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The New England Colonies

3b. William Bradford and the First Thanksgiving

The First Thanksgiving by Brownscombe
Copyright 2001 by Pilgrim Hall Museum
As was the custom in England, the Pilgrims celebrated their harvest with a festival. The 50 remaining colonists and roughly 90 Wampanoag tribesmen attended the "First Thanksgiving."

The major similarity between the first Jamestown settlers and the first Plymouth settlers was great human suffering.

November was too late to plant crops. Many settlers died of scurvy and malnutrition during that horrible first winter. Of the 102 original Mayflower passengers, only 44 survived. Again like in Jamestown, the kindness of the local Native Americans saved them from a frosty death.

The Pilgrims' remarkable courage was displayed the following spring. When the Mayflower returned to Europe, not a single Pilgrim deserted Plymouth.

Helping Hands

Massasoit's treaty with the Pilgrams
Massasoit, chief of the Wampanoag tribe, signed a treaty with the Pilgrams in 1621, that was never broken. As a result, the two groups enjoyed a peaceful coexistence.

By early 1621, the Pilgrims had built crude huts and a common house on the shores of Plymouth Bay. Soon neighboring Indians began to build relations with the Pilgrims. Squanto, a local Indian who had been kidnapped and taken to England nearly a decade before, served as an interpreter with the local tribes. Squanto taught the Pilgrims to fertilize the soil with dried fish remains to produce a stellar corn crop.

Massasoit, the chief of the nearby Wampanoags, signed a treaty of alliance with the Pilgrims in the summer. In exchange for assistance with defense against the feared Narragansett tribe, Massasoit supplemented the food supply of the Pilgrims for the first few years.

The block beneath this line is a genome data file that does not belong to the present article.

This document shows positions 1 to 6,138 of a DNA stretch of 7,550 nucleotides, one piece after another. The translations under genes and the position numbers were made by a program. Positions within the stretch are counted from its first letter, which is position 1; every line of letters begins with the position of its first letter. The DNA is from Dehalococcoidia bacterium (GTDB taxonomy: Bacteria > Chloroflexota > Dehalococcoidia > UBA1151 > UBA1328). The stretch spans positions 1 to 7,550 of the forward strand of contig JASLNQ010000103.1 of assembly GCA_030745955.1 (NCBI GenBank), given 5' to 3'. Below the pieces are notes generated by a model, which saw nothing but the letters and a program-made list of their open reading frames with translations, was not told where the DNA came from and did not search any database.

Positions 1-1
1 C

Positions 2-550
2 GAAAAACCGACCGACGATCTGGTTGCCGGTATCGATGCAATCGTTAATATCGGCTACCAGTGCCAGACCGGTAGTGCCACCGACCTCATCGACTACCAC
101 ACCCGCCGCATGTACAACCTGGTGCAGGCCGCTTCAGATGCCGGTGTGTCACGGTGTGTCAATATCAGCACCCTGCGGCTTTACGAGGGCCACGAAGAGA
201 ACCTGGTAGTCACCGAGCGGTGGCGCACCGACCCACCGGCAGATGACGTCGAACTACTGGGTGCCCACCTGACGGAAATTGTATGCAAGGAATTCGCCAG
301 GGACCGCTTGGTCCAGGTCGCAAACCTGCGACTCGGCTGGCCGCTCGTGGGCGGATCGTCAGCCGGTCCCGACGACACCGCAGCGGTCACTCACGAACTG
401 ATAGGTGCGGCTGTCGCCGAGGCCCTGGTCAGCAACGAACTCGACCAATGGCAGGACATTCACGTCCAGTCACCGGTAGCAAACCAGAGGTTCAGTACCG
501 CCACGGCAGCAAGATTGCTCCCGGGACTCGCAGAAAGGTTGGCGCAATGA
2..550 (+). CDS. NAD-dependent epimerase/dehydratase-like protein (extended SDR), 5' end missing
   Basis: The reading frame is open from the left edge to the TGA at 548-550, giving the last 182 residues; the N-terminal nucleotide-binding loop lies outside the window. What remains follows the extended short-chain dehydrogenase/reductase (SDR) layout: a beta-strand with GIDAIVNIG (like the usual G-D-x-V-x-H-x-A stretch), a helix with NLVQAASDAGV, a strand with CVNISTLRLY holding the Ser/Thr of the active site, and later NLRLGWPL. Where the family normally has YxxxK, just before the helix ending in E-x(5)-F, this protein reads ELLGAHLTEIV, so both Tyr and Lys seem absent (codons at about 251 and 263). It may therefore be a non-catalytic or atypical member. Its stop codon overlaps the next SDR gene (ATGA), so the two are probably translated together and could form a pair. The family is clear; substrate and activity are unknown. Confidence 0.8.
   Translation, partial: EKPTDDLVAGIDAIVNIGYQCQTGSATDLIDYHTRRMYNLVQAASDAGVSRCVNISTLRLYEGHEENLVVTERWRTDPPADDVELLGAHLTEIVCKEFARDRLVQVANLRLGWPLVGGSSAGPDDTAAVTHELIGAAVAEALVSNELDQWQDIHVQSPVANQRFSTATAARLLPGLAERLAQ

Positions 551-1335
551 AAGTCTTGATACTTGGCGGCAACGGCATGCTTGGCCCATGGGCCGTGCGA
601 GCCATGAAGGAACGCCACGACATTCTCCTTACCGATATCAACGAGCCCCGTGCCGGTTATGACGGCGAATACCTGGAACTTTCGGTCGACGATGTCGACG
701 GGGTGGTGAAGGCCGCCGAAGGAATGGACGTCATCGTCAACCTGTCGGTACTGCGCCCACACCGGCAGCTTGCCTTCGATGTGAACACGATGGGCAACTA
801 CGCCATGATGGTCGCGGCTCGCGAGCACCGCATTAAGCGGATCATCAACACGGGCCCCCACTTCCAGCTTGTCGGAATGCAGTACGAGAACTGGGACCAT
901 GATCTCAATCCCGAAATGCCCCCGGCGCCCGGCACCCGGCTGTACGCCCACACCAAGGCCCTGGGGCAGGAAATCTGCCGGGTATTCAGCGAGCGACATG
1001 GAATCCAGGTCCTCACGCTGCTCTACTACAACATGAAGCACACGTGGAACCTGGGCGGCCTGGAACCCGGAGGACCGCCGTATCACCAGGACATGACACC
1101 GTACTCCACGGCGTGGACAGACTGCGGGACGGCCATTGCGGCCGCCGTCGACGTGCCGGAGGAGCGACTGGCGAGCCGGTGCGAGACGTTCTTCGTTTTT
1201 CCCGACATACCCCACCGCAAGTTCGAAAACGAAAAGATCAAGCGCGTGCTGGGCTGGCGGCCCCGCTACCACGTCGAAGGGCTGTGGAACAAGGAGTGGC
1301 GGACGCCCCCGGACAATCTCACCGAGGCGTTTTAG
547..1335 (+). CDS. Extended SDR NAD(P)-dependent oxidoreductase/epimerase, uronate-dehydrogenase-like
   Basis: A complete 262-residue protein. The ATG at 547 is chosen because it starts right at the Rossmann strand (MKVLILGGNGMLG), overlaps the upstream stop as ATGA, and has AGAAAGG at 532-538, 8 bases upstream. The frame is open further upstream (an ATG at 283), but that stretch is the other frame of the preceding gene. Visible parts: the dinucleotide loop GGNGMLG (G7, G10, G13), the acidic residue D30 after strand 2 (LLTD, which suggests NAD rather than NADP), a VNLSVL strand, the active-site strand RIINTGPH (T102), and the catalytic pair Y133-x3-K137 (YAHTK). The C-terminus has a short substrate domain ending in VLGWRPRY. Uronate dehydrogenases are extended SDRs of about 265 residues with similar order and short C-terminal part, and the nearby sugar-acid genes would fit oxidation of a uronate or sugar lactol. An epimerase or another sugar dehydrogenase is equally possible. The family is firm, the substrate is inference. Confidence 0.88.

Governor Bradford

Pilgrim
The modern conception of a Pilgrim might include a man in a black hat with a buckle, but not all of the original settlers of Plymouth County fit this description.

Successful colonies require successful leadership. The man to step forward in Plymouth colony was William Bradford. After the first governor elected under the Mayflower Compact perished from the harsh winter, Bradford was elected governor for the next thirty years. In May of 1621, he performed the colony's first marriage ceremony.

Under Bradford's guidance, Plymouth suffered less hardship than their English compatriots in Virginia. Relations with the local natives remained relatively smooth in Plymouth and the food supply grew with each passing year.

By autumn of 1621, the Pilgrims had much for which to be thankful. After the harvest, Massasoit and about ninety other Indians joined the Pilgrims for the great English tradition of Harvest Festival. The participants celebrated for several days, dining on venison, goose, duck, turkey, fish, and of course, cornbread, the result of a bountiful corn harvest. This tradition was repeated at harvest time in the following years.

It was President Lincoln who declared Thanksgiving a national celebration in 1863. The Plymouth Pilgrims simply celebrated survival, as well as the hopes of good fortune in the years that lay ahead.

On the Web
Thanksgiving Timeline
An interesting timeline showing the development of Thanksgiving as a national holiday.
Thanksgiving: From Local Harvests to National Holiday
A history of thanksgiving from the Smithsonian includes several celebrations predating that of the Pilgrims.
The First Thanksgiving Proclamation
When did you say? The First Thanksgiving Proclamation set June 29, 1676, as the first celebration date!
The "First Thanksgiving" — Facts and Fancies
If the first official celebration of Thanksgiving didn't occur until 1777, then what happened on that autumn day in 1621? This website from the Plimoth Plantation Organization separates the facts from the fiction and explains where today's holiday originated.
The Pilgrims and America's First Thanksgiving
Turkey and gravy, mashed potatoes and corn, pumpkin pie and some more turkey — what do these things remind you of? Thanksgiving, of course. But there is more to this November holiday than delicious food and relatives you haven't seen since in a year. Read about the first Thanksgiving and how this day was recognized as a national holiday at this website.
Fifty-one Pilgrims celebrated the first Thanksgiving, including four married women and 21 men.
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